Nonclinical immunotoxicity evaluation is an important component of safety assessment for pharmaceuticals. One in vitro assay that can be applied in a weight of evidence assessment is the human lymphocyte activation (HuLA) assay, an antigen recall assay, similar in many respects to the in vivo T-cell-dependent antibody response (TDAR) in that cooperation of multiple immune cell types are needed to produce responses. This assay uses human cells and is more amenable than the TDAR to compound ranking and mechanistic studies.
Currently, there is a multitude of CD3 bispecifics with different molecular designs and binding properties in preclinical and clinical development for the treatment of liquid or solid tumors. The key safety concerns with CD3 bispecifics are excessive release of cytokines, which may translate to potentially life-threating cytokine release syndrome (CRS), target organ toxicity due to redirection of T-cells to normal tissues expressing the tumor-associated antigen (TAA) (off-tumor/on-target cytotoxicity), and, in some instances, neurotoxicity.
Current demand for SARS‐CoV‐2 testing is straining material resource and labor capacity around the globe. As a result, the public health and clinical community are hindered in their ability to monitor and contain the spread of COVID‐19. Despite broad consensus that more testing is needed, pragmatic guidance towards realizing this objective has been limited. This paper addresses this limitation by proposing a novel and geographically agnostic framework (the 4Ps Framework) to guide multidisciplinary, scalable, resource‐efficient, and achievable efforts towards enhanced testing capacity. The 4Ps (Prioritize, Propagate, Partition, and Provide) are described in terms of specific opportunities to enhance the volume, diversity, characterization, and implementation of SARS‐CoV‐2 testing to benefit public health. Coordinated deployment of the strategic and tactical recommendations described in this framework have the potential to rapidly expand available testing capacity, improve public health decision‐making in response to the COVID‐19 pandemic, and/or to be applied in future emergent disease outbreaks.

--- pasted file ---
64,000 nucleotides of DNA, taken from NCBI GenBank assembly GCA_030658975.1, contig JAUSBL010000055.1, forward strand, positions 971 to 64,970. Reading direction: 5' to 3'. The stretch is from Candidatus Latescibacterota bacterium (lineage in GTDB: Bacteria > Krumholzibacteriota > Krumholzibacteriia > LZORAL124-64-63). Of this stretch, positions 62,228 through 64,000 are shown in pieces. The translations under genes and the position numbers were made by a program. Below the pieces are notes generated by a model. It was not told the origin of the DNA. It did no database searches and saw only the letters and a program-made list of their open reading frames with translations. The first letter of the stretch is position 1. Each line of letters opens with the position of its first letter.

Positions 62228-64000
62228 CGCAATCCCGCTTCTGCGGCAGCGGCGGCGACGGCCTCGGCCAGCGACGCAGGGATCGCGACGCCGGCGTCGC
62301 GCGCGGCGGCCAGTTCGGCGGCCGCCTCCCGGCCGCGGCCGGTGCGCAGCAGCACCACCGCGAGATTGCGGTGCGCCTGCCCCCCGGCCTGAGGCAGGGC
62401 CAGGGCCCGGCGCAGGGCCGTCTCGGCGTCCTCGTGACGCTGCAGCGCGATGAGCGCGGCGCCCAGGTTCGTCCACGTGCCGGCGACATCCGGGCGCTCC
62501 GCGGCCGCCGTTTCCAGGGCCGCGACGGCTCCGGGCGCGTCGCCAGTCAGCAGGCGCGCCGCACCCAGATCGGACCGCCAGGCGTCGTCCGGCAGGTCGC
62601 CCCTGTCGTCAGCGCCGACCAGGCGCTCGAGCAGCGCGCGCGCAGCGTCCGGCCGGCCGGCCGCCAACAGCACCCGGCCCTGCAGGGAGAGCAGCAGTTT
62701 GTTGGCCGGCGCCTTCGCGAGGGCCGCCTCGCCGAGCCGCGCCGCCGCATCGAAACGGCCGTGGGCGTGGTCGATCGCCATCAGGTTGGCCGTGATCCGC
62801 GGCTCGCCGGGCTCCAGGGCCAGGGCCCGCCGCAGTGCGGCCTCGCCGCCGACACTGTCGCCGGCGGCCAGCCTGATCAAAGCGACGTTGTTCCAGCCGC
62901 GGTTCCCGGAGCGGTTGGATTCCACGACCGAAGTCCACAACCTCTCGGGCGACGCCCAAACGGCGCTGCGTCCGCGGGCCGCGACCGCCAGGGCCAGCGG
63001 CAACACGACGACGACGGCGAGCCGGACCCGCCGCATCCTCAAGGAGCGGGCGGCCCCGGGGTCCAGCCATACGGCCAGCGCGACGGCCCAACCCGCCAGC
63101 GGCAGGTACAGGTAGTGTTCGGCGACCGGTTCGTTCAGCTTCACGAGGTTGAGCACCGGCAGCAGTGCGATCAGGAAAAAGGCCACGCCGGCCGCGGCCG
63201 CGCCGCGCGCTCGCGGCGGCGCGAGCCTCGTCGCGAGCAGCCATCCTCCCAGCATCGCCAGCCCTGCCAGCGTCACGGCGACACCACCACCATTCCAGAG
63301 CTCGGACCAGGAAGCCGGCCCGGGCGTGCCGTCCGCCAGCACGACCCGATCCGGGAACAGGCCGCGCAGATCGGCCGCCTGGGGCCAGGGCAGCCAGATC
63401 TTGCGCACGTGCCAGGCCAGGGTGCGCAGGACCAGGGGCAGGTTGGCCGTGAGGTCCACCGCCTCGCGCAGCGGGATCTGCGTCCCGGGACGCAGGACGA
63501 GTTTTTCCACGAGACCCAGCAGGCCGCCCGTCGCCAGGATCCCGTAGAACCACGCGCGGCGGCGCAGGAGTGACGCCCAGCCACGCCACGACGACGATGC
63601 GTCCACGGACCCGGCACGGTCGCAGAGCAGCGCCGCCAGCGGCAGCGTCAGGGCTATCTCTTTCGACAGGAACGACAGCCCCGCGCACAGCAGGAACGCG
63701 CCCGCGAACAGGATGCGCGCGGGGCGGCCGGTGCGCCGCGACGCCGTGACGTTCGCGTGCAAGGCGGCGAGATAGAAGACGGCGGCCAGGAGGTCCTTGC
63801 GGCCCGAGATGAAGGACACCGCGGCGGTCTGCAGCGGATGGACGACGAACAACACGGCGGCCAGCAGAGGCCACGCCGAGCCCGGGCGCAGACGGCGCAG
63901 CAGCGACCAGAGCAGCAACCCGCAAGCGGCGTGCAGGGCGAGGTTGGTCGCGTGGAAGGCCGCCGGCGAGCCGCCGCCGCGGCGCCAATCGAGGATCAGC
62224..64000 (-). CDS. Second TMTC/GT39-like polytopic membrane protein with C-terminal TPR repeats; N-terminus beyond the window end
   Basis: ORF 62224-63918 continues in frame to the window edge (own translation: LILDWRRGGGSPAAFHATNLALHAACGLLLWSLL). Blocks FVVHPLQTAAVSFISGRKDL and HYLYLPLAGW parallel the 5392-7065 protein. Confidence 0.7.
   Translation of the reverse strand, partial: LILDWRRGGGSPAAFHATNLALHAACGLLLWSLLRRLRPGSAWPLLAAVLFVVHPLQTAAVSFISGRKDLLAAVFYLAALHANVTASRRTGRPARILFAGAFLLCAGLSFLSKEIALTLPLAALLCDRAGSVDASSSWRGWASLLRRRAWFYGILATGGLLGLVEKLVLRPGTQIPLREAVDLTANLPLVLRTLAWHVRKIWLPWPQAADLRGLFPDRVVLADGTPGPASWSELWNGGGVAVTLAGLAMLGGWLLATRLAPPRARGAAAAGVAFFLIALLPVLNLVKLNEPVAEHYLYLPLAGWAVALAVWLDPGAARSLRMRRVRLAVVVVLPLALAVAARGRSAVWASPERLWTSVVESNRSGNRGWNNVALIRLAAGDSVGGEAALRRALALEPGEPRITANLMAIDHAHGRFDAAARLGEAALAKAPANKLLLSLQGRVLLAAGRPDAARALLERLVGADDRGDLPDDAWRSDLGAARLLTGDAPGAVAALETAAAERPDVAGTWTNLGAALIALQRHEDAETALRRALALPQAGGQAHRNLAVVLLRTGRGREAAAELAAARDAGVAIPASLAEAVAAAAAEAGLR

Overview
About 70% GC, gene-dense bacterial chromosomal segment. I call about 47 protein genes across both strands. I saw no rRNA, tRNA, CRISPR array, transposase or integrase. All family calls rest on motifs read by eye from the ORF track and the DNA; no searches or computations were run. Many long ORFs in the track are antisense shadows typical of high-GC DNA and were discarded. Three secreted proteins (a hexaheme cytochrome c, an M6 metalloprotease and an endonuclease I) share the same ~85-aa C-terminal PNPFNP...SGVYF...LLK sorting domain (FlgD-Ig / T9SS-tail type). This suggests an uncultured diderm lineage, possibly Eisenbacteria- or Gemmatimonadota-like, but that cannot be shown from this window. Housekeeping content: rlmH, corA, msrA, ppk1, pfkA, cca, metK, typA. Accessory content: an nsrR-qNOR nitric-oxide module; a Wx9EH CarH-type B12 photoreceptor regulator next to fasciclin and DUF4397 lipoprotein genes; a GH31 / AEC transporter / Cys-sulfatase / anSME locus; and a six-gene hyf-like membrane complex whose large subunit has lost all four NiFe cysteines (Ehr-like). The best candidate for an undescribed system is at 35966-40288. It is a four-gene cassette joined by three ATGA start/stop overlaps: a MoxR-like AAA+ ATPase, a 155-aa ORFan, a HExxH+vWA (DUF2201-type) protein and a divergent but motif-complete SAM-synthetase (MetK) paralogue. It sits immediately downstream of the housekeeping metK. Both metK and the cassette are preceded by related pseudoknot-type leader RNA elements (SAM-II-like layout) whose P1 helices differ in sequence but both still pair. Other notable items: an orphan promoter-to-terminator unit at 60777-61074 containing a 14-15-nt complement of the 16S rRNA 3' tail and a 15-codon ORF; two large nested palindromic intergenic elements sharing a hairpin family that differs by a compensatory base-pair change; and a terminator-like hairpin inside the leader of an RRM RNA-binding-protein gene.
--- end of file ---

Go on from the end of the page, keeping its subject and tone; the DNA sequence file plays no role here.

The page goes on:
This review provides insight in cross-species developmental differences of absorption, distribution, metabolism, and excretion properties in the kidney, which should be considered in neonate/juvenile study interpretation, hypotheses generation, and experimental design.
Automated patch clamp (APC) instruments enable efficient evaluation of electrophysiologic effects of drugs on human cardiac currents in heterologous expression systems. Differences in experimental protocols, instruments, and dissimilar site procedures affect the variability of IC50 values characterizing drug block potency. This impacts the utility of APC platforms for assessing a drug’s cardiac safety margin. We determined variability of APC data from multiple sites that measured blocking potency of 12 blinded drugs (with different levels of proarrhythmic risk) against four human cardiac currents (hERG [IKr], hCav1.2 [L-Type ICa], peak hNav1.5, [Peak INa], late hNav1.5 [Late INa]) with recommended protocols (to minimize variance) using five APC platforms across 17 sites.